The Biden administration is also setting mandates for health care workers in facilities receiving federal aid.
The Biden administration has set January 4, 2022 as the deadline for large, private companies to institute COVID-19 vaccine requirements, a mandate which would be enforced by emergency powers under the Labor Department and would implicate the vaccination status of approximately 84 million US employees.
Under the new mandate, businesses with ≥100 employees would be required to mandate COVID-19 vaccination in its employees, or conduct weekly SARS-CoV-2 testing for those who refuse. Such requirements are already set for government workers and companies with federal contracts.
Additionally, the administration will begin requiring vaccination among health care workers at facilities receiving Medicare or Medicaid funding—including long-term care facilities and nursing homes—by January 4 of next year.
The decision to require private-sector and federally-funded health care vaccine mandates will likely be met with mixed reception from a nation that has been generally split on the utility of COVID-19 vaccines. The latter requirement is one most likely to be supported by health care organizations including the American Medical Association and those alike, who in July called for health care worker vaccine mandates.
The former requirement, however, has had less explicit endorsement. It does have precedent, however. Former US Food and Drug Administration (FDA) Commissioner Mark McClellan, MD, PhD, Robert J. Margolis Professor of Business, Medicine, and Policy, and founding Director of the Duke-Margolis Center for Health Policy at Duke University, said in a press briefing in late August that he expected vaccination rates to improve with new mandates.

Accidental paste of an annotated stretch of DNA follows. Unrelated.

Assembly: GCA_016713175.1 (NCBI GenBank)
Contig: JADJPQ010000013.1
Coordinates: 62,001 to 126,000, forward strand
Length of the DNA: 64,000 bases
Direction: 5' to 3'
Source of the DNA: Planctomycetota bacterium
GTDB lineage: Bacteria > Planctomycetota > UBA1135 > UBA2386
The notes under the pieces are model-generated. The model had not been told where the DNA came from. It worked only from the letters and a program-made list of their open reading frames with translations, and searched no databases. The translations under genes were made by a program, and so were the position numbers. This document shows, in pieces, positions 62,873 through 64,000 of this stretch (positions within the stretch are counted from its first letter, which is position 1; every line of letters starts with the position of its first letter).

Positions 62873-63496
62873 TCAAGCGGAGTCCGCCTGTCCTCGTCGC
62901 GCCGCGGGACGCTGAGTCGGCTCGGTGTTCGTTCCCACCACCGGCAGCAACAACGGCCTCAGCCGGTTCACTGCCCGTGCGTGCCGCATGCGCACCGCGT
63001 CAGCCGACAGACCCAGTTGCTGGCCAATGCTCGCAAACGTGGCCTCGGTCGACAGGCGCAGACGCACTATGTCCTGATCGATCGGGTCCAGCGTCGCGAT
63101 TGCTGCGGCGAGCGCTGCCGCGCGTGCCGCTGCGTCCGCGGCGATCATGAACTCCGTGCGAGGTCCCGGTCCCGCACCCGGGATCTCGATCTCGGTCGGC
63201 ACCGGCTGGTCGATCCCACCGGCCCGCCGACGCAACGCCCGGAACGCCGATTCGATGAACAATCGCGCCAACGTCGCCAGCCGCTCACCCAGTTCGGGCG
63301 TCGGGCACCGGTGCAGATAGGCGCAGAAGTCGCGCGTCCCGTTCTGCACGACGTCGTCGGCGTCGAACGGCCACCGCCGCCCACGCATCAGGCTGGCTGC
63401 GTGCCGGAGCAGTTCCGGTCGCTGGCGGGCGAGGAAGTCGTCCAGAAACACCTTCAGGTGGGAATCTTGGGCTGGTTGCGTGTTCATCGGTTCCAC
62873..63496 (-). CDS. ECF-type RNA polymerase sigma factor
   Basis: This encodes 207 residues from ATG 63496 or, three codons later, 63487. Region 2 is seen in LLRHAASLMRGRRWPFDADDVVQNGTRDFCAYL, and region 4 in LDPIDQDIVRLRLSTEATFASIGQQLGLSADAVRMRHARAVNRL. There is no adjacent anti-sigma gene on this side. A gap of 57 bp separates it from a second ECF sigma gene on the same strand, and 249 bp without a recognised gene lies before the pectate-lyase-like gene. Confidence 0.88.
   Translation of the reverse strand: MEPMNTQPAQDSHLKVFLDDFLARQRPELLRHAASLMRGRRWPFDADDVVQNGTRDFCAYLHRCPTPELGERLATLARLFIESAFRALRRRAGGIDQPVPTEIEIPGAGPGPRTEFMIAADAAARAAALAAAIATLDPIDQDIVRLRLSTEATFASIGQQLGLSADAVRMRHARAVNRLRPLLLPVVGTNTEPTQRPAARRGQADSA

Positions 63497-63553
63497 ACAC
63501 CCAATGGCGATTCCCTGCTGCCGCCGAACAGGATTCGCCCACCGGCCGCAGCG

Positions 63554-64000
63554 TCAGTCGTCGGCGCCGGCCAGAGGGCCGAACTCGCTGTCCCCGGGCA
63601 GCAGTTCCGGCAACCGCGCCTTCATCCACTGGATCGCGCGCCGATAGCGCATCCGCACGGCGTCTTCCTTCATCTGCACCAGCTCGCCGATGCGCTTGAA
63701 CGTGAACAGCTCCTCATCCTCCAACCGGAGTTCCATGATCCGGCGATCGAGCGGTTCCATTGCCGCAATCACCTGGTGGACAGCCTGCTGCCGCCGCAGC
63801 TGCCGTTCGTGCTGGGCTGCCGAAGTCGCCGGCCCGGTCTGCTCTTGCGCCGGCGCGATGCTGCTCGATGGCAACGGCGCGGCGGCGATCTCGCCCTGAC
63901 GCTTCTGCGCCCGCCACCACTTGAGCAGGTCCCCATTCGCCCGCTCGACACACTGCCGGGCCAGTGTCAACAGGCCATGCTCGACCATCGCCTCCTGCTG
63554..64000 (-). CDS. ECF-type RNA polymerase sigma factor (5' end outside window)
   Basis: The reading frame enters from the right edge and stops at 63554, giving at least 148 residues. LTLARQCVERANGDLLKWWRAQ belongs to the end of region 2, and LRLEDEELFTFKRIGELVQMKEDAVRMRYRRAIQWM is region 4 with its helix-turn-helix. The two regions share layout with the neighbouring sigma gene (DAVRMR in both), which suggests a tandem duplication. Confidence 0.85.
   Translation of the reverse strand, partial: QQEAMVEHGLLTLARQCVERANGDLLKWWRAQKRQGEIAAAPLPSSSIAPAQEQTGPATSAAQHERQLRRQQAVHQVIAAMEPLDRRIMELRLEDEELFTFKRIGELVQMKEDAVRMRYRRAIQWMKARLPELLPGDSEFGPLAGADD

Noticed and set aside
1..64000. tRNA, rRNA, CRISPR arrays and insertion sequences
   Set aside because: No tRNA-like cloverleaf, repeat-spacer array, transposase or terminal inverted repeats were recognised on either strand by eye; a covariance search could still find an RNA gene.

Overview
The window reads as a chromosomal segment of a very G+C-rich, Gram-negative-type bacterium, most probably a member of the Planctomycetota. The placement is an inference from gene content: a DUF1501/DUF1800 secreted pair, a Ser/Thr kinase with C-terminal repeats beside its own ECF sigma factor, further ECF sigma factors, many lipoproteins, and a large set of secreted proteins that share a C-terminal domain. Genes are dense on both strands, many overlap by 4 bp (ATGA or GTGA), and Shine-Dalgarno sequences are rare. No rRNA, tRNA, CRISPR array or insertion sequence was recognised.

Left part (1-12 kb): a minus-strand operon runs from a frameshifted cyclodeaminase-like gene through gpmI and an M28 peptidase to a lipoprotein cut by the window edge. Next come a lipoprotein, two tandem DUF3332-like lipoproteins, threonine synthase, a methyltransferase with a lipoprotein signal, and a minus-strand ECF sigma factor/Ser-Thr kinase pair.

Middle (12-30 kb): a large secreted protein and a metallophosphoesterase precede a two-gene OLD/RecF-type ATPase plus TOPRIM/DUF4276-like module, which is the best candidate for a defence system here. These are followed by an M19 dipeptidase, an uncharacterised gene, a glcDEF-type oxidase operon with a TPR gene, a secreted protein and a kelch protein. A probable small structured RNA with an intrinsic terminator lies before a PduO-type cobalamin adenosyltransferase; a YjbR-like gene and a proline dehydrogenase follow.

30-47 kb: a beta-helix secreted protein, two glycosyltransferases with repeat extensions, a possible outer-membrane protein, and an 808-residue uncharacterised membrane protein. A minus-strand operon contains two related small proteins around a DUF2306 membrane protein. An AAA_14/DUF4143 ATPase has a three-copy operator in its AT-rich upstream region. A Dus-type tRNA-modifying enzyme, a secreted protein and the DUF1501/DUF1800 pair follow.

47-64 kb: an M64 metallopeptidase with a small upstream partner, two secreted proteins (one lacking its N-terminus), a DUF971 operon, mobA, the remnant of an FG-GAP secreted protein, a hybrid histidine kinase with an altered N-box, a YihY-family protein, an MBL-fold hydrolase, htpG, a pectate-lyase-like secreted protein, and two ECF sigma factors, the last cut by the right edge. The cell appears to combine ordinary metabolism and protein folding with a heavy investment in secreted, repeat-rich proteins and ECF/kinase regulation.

“The Biden administration has been pretty clear all along they do not see a federal role in requiring or administering a vaccine passport system,” McClellan said at the time. “That said, we have seen a number of state and local governments impose something like vaccine requirements for indoor dining, indoor sports events, indoor entertainment events. I expect to see more of that happening. I also expect to see more of that happening in the private sector.”
As of Wednesday, the US has reported 46.2 million COVID-19 cases since last year, and approximately 750,000 deaths from the pandemic virus. The 7-day average for new daily cases has not exceeded 100,000 since last month, as the second-greatest wave of new cases in the US has been on the downturn since peaking in mid-September.
Approximately two-thirds (67.5%) of the US population has received ≥1 COVID-19 vaccine dose; more than 191 million (58.1%) Americans are fully vaccinated.